For millennia, the only planets we knew of were the ones in our own solar system. That changed in October 1995, when a pair of Swiss astrophysicists discovered a planet orbiting a sun-like star about 50 light-years from Earth, in the constellation Pegasus. For decades, scientists had suspected that other planets existed in the cosmos, and they finally had the proof.
The discovery of 51 Pegasi b, as it was called, was just the beginning. The astronomy community was witnessing “A Parade of New Planets,” declared a headline in Scientific American in 1996. In the months since the exoplanet discovery had been announced, the publication reported, astronomers had reported finding at least four more planets.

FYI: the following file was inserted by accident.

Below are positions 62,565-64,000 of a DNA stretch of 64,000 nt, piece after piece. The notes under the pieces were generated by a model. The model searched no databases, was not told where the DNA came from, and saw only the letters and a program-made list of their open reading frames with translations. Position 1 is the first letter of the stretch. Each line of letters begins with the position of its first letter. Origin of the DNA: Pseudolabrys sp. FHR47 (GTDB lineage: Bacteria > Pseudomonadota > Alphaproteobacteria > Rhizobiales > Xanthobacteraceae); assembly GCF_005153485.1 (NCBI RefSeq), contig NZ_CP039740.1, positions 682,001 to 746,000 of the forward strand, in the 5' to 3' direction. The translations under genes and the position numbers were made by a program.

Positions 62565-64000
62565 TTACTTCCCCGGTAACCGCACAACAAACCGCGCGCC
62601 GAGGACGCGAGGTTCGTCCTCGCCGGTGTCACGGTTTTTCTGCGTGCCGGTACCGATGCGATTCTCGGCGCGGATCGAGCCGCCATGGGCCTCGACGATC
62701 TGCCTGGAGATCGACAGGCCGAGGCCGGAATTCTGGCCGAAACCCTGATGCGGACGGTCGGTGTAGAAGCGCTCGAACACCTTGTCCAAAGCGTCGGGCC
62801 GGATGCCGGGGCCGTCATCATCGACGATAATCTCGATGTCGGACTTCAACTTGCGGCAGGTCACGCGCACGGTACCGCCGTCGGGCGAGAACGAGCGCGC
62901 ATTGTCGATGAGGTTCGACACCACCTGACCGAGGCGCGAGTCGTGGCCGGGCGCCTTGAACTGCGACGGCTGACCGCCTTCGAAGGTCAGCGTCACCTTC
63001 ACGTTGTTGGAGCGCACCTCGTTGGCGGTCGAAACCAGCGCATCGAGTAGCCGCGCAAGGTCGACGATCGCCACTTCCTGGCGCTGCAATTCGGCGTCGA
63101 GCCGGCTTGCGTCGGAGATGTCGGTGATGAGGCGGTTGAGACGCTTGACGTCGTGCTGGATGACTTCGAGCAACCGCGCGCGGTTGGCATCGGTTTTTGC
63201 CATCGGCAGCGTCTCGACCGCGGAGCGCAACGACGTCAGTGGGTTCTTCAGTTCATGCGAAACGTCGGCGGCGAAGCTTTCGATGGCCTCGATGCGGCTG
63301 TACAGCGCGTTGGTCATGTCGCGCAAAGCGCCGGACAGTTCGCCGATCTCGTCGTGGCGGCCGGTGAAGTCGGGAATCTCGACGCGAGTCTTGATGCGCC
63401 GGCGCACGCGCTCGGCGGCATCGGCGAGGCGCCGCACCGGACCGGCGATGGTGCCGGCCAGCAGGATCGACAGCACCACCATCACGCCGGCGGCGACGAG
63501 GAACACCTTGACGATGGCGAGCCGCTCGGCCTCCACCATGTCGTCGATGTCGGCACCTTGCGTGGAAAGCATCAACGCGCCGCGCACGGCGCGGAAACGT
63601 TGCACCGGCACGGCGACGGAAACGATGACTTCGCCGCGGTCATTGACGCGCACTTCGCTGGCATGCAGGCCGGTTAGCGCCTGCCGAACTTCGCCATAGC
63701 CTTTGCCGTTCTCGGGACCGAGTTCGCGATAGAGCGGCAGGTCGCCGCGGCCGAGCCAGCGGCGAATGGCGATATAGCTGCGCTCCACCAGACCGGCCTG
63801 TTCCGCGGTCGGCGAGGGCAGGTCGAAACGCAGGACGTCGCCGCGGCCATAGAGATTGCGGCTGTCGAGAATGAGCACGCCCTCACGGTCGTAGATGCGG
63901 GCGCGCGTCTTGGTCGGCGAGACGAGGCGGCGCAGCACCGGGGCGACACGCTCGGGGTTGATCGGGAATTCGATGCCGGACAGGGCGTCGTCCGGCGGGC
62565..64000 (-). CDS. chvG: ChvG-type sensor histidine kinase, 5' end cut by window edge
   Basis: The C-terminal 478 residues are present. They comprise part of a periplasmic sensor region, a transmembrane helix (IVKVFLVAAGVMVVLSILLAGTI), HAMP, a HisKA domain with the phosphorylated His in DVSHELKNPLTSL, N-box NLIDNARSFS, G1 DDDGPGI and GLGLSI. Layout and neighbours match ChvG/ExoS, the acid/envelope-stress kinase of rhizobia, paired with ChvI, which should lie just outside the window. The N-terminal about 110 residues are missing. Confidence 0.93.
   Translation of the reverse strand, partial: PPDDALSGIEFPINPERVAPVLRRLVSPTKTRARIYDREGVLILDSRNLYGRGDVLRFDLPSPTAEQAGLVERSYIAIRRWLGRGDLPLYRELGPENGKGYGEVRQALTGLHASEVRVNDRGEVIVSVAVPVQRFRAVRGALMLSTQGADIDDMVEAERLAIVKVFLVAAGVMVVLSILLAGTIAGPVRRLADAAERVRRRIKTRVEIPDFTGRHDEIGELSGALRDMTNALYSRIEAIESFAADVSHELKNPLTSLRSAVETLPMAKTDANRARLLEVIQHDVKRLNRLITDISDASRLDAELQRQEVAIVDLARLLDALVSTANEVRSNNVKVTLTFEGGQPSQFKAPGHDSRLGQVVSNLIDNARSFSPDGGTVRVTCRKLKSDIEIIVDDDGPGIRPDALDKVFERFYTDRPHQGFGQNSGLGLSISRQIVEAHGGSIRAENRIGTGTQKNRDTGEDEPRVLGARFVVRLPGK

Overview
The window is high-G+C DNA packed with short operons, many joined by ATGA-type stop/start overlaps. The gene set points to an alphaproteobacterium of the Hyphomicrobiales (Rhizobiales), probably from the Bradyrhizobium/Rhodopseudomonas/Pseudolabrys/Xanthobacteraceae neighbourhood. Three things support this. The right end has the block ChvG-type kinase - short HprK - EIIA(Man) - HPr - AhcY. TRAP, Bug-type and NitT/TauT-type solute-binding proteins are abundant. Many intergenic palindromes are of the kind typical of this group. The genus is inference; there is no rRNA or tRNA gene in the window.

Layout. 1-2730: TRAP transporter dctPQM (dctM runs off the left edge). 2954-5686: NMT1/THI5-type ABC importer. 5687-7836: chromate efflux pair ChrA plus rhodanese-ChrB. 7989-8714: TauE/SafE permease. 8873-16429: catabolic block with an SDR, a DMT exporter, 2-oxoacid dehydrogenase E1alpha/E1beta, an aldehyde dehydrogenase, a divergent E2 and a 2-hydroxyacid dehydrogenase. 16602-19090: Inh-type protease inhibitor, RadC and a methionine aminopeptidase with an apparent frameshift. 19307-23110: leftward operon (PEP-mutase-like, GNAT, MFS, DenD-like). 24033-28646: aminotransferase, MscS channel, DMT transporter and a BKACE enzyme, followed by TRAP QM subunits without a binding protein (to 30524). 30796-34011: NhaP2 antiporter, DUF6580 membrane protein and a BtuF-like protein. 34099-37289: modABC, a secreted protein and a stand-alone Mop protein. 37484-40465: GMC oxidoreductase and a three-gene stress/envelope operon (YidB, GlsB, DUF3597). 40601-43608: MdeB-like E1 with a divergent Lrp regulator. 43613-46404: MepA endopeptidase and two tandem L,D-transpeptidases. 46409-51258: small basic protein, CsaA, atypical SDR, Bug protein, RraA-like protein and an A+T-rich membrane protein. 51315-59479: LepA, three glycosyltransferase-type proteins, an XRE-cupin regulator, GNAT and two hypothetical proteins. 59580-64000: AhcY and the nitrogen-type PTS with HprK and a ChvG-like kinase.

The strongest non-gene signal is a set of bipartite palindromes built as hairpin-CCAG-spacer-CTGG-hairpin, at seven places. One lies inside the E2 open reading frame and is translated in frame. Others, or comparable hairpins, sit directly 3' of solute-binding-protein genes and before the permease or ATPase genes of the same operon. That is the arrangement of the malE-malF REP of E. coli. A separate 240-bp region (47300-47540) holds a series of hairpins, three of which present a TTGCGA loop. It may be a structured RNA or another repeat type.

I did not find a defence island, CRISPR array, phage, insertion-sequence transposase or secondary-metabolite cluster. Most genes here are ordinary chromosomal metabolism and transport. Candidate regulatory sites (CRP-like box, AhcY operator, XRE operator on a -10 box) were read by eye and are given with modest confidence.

More than two decades later, the parade is still going. Today, there are 3,717 known exoplanets, and nearly 4,500 other suspected exoplanets waiting to be verified. More than 900 of them are thought to have a rocky surface like Earth’s.
On Monday, NASA will launch a new spacecraft designed to discover still more exoplanets. The Transiting Exoplanet Survey Satellite, or TESS, will spend two years surveilling more than 200,000 stars, watching for evidence of planets around them.
TESS will employ a method different than the one that was used to discover 51 Pegasi b, but the spacecraft owes a great deal to the first known exoplanet. Without 51 Pegasi b, astrophysicists may not have seriously considered the technology that should allow TESS to find thousands of new planets in the Milky Way.
In 1995, Michel Mayor and Didier Queloz, both at the University of Geneva, were trying to find exoplanets with a technique called the radial-velocity method. Sometimes, when a planet orbits a star, the planet’s gravity causes the star to wobble ever so slightly. The wobbling motion produces shifts in the …read more
Source:: The Atlantic – Science